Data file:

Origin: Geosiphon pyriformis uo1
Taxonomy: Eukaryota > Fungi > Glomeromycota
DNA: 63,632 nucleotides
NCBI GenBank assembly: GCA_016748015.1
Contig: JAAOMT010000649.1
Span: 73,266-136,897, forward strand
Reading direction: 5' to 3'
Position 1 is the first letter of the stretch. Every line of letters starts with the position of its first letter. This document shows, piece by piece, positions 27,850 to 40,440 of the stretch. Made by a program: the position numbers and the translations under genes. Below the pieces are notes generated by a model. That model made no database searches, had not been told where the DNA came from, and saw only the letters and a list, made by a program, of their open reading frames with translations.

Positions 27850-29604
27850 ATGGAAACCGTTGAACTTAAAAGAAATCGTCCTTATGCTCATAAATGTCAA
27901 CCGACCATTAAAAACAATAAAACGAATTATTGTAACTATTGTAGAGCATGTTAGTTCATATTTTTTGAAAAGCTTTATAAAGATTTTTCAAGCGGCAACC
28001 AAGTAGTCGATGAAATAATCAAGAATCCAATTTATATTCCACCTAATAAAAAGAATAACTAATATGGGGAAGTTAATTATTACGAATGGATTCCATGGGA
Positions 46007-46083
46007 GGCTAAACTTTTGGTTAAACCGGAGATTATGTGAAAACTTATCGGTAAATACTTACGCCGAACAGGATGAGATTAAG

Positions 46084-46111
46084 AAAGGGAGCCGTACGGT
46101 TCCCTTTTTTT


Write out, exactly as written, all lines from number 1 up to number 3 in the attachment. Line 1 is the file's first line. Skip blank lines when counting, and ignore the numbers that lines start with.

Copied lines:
Origin: Geosiphon pyriformis uo1
Taxonomy: Eukaryota > Fungi > Glomeromycota
DNA: 63,632 nucleotides